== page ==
Thursday, June 18, 2009

You can't Park here...

Take a moment the next time you're walking through any of the parks in Manhattan-- not just Central Park but smaller ones like Washington Square Park, Roosevelt Park or even some of the wider concrete spaces like Union Square-- and you might just have the chance to hear some truly beautiful and original music performed by the legions of talented musicians who take to the streets to support themselves in the summer (hmm, apparently they are so good that they inspire run-on sentences...)

The technical term for it is "Busking," and it is a tradition stretching back to at least Roman times (and applies to numerous forms of art and performance). Obviously the quality can vary, but I have personally been amazed at the level of musicianship that I see around town. There's a jazz urban legend about New York that there are dozens of sax players better than Coltrane driving cabs around the city. I had personally put this in the alligators-in-the-sewers category, but the first time I caught the "E" train from the West 4th Street subway stop I heard a solo sax player who sounded like a late period John Coltrane/Eric Dolphy hybrid. So I now approach sewer drains a little more carefully...

From the jazz musician's perspective, it's a no brainer. Which would you rather do: pay $30/hour to practice in a dingy, roach-infested, air-condition-free practice warehouse, or sit outside in a beautiful urban park and share your music with people from all walks of life, many of whom will throw you some money? Right, next question. The only potential problem is city regulation/enforcement. For the subways, NYC licenses a limited number of performers, but the parks are theoretically fair game as long as you're not holding an amplified concert or something.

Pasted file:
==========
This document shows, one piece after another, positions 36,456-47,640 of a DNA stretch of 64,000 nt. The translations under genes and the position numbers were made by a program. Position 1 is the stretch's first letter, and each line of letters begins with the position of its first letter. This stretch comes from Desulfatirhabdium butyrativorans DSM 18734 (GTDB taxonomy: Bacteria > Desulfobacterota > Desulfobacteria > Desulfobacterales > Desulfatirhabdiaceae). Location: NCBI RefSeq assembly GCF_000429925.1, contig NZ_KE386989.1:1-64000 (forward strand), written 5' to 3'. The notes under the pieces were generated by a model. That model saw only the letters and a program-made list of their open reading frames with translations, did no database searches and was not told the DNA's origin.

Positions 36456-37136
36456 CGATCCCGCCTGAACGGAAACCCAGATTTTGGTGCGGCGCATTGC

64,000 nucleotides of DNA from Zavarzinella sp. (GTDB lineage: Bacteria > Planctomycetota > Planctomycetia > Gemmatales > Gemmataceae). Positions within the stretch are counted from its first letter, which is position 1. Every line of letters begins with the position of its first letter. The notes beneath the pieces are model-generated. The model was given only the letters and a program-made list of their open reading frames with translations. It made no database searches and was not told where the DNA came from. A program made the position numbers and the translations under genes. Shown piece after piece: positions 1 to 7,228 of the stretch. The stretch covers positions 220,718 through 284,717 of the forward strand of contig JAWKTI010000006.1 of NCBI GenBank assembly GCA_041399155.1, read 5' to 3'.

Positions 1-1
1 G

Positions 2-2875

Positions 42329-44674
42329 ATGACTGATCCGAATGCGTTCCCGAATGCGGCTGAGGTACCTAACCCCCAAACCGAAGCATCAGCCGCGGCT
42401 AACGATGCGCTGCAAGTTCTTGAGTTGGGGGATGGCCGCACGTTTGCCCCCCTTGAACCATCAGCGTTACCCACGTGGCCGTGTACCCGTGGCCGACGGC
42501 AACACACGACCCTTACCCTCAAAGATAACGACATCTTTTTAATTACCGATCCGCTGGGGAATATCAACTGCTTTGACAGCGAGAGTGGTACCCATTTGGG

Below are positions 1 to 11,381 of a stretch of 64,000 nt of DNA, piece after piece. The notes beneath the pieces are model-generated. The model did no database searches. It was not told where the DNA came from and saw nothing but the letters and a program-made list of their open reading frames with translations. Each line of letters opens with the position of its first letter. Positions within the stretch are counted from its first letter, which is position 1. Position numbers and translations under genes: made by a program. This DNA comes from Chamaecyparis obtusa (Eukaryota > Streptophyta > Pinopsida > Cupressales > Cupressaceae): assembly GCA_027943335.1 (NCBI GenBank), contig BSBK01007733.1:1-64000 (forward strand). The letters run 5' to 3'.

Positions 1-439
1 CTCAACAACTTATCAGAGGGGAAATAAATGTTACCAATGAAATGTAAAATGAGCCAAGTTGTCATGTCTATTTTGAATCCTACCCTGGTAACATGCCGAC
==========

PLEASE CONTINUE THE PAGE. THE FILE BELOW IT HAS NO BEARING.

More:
Unless you're me. When it comes to outdoor performance, I must have obtained my degree from Murphy's Law School, because in 17 years of attempts, I have never once failed to encounter some sort of problem (and including such diverse locations as Harvard Square, Tel Aviv and Paris). It's gotten so bad that I feel guilty accepting invitations to "busk" with other players. A few days ago a good friend of mine (and excellent tenor player), Connell Thompson, asked me to sit in with his group in Central Park. Perfect weather, perfect spot-- on a pathway right above the Bethesda Angel Fountain with a few park benches for people to sit and listen. It was a nice acoustic quartet with bass, vocals, guitar and tenor sax and they were playing mostly standards, and people were really getting into it. I showed up, played one song ("It Could Happen To You," ironically enough) and an unmarked silver car immediately drove up. A Kojak-looking man rolled down the window which prompted the following exchange:

Kojak Man: You guys are going to have to stop, you are in a pathway.

Guitarist (after looking at the wide open stretch of concrete that Kojak just drove up on): Ok.

Kojak Man: And just in case you were wondering, I'm the police.

Guitarist: We weren't wondering, but ok.

And thus ended my Central Park debut. Though not before I was tempted to start playing "Don't Stand So Close To Me" or "Gee, Officer Krupke." Sorry guys!

So, the next time that you see some musicians busking in a park, take the opportunity to stop and listen to what just might be concert-quality music. You might be hearing the next John Coltrane, Cannonball Adderley or Eric Dolphy. And you may not have long before they get chased away. So throw money and watch out for the gators...


  1. Hey man I know that "Coltrane/Dolphy hybrid"... haha that's the guy Connell and I talk about.

  2. You wouldn't know his name by any chance? I'd love to link him :-) And he's scary, isn't he?

  3. Gator sketch! :)

    On a more serious note, I love to picture you spending a lazy summer afternoon in Central Park, serenading the passersby. Don't give up on this...the fates will smile on you eventually.

  4. I would hope so, because they've been flat-out laughing to this point...saw another great "busker" in the subway the other day, a saxophonist playing traditional Chinese melodies, his tone sounded completely different than any saxophonist I've ever heard before (except some old recordings of French classical players)